Second, scientists have not pinpointed exactly how they create the purring sound and why they need it. They have no special organ for this; it is a quick spasm of the larynx muscle. But for communication, they have completely different sounds and are not purring. Therefore, some people agree that such sounds are feedback from space and a method of transmitting information.

Thirdly, cats have incredible vitality. No wonder they say that they have nine lives. But how can such a small creature, which does not have special physical strength, withstand so much and remain alive in any situation? Why does nature so conceive it that they should be so tenacious? This feature suggests that they are unearthly creatures, making you wonder who the cats came from.

History of the Domestication of the Wild Cat The Brown Cat

It is the ancestor from whom domestic cats originated. In appearance, she is the closest to modern pets. This process has been beneficial to both animals and humans. When civilization gradually began to develop, people had to think about food supplies since the next season could be unlucky. Rats could grind cereals and grains. We tried to use snakes and ferrets, but cats were the best for this task. For those, this situation was also beneficial: there is always something to eat, thanks to the owner.

Over time, cats began to change a lot due to domestication. The changes occurred at the genetic level, more associated with the psyche and the nervous system. The character of the pets changed, and the predator’s aggressiveness and strong disposition disappeared, allowing people to domesticate cats further. Because of this, it was difficult for scientists to investigate all these changes since they did not concern appearance but only behavior.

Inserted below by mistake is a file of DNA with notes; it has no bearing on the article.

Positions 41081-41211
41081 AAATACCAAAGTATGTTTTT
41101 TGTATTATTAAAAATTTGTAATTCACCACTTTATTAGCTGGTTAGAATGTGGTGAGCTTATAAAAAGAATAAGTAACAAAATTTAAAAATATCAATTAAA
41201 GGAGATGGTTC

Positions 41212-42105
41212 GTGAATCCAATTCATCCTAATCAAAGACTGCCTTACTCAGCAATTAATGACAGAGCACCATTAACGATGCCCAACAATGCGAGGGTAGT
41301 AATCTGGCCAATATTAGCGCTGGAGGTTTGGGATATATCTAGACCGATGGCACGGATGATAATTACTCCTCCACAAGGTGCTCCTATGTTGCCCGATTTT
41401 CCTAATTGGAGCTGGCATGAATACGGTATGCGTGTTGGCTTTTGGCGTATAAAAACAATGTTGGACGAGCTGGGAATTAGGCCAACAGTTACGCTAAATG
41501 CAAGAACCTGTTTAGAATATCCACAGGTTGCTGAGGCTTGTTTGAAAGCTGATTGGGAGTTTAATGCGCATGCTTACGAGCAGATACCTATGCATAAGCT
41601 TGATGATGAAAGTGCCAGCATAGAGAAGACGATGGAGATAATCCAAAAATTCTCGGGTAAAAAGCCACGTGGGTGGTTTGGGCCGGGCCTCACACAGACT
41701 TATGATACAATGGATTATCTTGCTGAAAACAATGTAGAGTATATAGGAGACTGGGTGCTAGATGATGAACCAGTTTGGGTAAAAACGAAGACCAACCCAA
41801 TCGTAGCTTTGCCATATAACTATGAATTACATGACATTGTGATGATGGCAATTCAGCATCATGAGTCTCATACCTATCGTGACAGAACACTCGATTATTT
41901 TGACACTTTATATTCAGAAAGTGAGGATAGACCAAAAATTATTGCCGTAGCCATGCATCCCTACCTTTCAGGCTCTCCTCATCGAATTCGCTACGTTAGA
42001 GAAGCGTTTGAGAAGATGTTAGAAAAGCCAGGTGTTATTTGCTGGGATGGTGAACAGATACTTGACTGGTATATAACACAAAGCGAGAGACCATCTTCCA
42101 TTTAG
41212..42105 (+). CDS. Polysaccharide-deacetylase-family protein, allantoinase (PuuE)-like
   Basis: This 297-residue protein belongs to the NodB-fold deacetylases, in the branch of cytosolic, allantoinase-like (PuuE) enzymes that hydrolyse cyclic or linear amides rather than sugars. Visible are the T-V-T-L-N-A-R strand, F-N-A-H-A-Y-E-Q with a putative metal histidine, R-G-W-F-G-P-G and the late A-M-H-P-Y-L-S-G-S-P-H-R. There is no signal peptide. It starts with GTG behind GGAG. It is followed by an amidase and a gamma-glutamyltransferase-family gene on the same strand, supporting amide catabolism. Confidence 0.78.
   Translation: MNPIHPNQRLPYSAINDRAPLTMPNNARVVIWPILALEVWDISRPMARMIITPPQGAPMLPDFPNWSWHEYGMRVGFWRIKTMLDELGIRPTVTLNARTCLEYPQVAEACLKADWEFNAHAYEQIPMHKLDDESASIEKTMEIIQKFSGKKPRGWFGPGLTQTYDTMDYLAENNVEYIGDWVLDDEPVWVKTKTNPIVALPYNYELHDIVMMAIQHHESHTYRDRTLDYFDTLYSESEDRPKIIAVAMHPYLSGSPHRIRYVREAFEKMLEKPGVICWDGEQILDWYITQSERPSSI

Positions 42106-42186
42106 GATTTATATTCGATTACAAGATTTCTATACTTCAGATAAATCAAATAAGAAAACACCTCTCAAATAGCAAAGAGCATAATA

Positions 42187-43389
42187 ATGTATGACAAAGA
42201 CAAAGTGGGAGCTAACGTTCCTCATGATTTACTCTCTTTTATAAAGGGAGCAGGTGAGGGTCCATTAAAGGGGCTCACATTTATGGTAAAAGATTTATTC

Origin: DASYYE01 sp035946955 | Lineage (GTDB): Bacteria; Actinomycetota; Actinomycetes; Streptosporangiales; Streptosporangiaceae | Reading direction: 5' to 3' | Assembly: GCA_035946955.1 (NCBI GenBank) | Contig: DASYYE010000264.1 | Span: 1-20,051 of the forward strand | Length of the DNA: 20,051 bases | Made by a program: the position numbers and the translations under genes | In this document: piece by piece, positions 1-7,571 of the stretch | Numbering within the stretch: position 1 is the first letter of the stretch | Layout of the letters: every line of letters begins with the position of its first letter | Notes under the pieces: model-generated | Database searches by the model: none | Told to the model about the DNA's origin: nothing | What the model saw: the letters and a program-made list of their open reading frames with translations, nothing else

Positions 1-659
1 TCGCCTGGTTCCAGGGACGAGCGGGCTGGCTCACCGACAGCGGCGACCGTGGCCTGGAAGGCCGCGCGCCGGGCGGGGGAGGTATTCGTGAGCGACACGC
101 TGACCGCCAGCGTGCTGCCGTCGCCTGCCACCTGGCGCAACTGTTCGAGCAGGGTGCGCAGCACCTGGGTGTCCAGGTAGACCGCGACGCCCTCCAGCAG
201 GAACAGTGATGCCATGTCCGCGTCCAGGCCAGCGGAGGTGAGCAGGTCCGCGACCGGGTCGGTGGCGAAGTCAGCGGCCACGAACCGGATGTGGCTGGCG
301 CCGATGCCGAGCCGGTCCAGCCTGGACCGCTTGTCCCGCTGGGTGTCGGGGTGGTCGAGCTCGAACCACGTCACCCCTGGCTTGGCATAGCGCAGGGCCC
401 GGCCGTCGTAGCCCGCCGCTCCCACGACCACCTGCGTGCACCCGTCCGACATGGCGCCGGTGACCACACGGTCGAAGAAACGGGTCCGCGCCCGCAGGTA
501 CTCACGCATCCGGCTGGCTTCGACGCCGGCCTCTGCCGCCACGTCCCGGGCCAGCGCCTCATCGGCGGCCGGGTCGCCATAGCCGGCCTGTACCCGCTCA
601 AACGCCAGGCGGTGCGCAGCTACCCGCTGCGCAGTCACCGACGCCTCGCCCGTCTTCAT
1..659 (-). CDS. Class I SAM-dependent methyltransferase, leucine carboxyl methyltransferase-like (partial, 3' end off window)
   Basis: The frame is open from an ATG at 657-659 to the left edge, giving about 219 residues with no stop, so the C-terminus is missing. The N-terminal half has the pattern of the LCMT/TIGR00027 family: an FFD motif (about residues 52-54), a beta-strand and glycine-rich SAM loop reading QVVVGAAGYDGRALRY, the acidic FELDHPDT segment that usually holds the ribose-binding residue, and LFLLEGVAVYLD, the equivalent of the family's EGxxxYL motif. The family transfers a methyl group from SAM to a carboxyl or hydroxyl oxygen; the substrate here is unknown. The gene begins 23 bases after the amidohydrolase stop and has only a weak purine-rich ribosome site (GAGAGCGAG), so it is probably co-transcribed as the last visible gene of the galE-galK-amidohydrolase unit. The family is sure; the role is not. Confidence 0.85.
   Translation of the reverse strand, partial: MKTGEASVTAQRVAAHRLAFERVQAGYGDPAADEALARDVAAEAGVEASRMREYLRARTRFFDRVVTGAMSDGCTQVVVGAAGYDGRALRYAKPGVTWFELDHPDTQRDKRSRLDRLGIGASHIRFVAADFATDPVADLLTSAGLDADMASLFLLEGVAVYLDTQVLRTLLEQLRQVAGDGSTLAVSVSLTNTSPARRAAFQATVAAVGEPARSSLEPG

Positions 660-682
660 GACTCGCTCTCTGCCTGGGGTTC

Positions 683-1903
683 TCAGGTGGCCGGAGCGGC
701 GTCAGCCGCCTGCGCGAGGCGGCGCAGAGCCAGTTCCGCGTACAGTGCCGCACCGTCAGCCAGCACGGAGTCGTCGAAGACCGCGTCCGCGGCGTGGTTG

Jenifer Miona

Dr. Jenifer Miona is a highly skilled and compassionate veterinarian based in Ireland. With a passion for animal health and wellbeing, she has dedicated her career to providing the highest standard of veterinary care to pets and their families. After completing her veterinary degree at the University of Dublin, Dr. Miona went on to specialize in small animal medicine. She has since gained extensive experience in all areas of veterinary care, including routine check-ups, surgical procedures, and emergency treatments. In her clinic, Dr. Miona is known for her gentle and compassionate approach to patient care. She takes the time to listen to the concerns of pet owners and develops personalized treatment plans to meet the unique needs of each animal. Beyond her clinical work, Dr. Miona is active in the veterinary community and stays up-to-date with the latest advances in veterinary medicine through ongoing education and professional development. She is a member of several professional organizations, including the Irish Veterinary Association and the European College of Small Animal Medicine. Outside of her work as a veterinarian, Dr. Miona is an avid animal lover and enjoys spending time with her own pets. She also volunteers at local animal shelters and is committed to promoting animal welfare through community outreach and education.

Related Articles

Leave a Reply

Your email address will not be published. Required fields are marked *

Back to top button